OR HOW DO YOU GET THE SENTENCE WHEN THE SHAPE COMES FROM INSIDE?
Jérôme Havre’s Interior moves away from program-based exhibitions and marks a return to studio work. Volumes, shapes and materials are central to the artist’s reflection as he comes back to large-scale works after several years spent traveling light. This exhibition borrows from vernacular architecture and the illusions of stage design to call into question the limits to our control over domestic spaces.
The central piece is made of wattle and daub, a construction technique common to all parts of the world in countless variations, used here for its rustic appearance. It stands in contrast with clay sculptures finished in brilliant, nickel-like enamel, which seem to belong to no specific time period, as if they were fossilized. The arrangement of colour, light and texture is inspired by industrial design, at once utilitarian and esthetic.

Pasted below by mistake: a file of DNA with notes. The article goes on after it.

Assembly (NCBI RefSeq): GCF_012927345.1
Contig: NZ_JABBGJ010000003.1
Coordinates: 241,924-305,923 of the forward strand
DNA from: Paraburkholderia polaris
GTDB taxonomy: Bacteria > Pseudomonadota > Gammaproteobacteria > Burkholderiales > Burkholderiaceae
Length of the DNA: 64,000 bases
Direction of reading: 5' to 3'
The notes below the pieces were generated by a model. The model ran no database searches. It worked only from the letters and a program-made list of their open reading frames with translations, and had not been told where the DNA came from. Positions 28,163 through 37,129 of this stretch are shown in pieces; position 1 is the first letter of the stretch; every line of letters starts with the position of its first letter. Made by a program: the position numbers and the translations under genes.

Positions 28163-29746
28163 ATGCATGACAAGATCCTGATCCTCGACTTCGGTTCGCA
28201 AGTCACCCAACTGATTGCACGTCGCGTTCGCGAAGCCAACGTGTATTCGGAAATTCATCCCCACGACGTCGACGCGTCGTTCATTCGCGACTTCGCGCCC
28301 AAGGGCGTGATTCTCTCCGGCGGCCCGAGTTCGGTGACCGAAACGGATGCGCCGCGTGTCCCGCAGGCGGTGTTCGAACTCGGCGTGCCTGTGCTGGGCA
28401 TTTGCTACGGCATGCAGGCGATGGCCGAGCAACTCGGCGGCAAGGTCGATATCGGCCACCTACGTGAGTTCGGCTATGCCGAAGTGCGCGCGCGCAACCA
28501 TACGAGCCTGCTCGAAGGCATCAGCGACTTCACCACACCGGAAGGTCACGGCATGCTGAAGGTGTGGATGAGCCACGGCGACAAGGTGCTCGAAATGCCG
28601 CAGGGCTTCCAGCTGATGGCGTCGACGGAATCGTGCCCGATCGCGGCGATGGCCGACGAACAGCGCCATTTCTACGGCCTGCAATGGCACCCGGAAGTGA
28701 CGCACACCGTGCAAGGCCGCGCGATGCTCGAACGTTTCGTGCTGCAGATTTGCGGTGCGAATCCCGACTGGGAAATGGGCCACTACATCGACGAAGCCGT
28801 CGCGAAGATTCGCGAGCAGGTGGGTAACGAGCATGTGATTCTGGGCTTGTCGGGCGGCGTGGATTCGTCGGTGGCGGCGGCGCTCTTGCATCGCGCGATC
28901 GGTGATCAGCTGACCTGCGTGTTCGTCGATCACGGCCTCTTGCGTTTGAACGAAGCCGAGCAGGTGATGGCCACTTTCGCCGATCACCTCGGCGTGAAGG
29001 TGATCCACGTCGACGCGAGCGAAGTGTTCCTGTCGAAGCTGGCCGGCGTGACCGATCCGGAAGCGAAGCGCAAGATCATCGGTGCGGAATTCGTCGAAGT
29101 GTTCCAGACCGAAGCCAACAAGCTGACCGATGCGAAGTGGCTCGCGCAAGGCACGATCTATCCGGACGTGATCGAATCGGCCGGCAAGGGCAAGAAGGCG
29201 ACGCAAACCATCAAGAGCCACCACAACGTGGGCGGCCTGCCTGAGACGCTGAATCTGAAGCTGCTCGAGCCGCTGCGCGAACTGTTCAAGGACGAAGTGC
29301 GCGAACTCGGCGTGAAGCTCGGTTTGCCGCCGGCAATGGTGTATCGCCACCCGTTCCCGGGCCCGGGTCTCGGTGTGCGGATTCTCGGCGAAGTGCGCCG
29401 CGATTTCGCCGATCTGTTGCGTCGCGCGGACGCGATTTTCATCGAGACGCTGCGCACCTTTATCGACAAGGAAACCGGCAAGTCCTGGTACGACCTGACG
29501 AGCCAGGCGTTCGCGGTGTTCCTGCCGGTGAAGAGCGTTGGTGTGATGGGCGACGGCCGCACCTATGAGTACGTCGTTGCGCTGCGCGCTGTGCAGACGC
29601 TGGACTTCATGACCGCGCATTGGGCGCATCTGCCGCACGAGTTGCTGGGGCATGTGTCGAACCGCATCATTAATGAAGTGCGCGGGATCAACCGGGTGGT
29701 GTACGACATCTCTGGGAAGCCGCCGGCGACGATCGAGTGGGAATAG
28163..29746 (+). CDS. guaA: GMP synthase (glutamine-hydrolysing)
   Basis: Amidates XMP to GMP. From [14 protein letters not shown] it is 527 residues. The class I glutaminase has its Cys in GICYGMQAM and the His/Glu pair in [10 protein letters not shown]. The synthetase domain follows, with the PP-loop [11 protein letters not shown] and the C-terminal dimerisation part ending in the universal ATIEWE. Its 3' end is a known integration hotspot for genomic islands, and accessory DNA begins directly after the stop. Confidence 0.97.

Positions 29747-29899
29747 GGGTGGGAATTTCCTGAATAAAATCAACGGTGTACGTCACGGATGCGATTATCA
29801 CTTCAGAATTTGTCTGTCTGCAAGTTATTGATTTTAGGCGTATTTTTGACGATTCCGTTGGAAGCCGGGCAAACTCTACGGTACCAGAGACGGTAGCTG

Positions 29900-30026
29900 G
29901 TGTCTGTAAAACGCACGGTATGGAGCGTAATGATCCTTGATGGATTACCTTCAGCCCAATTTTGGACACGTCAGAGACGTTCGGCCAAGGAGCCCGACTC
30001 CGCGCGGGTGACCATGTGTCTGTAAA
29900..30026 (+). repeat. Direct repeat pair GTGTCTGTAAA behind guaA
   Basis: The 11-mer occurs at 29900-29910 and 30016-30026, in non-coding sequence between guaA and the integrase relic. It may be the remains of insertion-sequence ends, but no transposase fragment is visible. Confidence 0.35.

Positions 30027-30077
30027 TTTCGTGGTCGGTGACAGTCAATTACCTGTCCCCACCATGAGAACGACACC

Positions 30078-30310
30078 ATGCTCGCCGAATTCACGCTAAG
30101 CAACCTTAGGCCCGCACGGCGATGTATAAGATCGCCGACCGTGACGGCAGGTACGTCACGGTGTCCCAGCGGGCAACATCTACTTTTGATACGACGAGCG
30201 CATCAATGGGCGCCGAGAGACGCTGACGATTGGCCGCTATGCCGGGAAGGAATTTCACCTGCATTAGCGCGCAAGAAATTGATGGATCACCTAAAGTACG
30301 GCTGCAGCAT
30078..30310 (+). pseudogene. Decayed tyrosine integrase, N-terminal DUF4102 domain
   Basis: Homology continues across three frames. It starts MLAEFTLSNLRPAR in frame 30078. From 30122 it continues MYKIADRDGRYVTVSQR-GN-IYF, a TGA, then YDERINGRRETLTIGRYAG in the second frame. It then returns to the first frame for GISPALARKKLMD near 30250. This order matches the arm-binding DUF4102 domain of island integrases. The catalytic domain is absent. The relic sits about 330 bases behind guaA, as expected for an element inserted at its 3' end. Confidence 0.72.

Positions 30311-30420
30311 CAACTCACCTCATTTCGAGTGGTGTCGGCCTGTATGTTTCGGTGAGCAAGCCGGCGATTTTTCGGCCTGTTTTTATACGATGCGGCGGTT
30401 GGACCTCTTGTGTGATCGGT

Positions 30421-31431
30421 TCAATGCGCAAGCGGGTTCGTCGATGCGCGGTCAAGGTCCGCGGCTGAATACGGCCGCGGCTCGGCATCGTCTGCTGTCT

Interior is a work based on architectural principles contained within the four walls of a gallery, which serves here as a container, thus shifting our perspective by blurring the line between the spheres of culture and nature. Nothing here is quite what we think or quite where expected.
Jérôme Havre is a Toronto-based artist who works mainly in sculpture, shapes and spaces. His works foster reflection through an immersive and theatrical approach. His preferred methods arrange and stage his pieces like elements of a rebus puzzle, making spectators become active agents in decoding its meaning.
The artist will also take part in the sixth edition of the Fair of Alternative Art in Sudbury, which will be located at The Village on Mackenzie, 162 Mackenzie Street.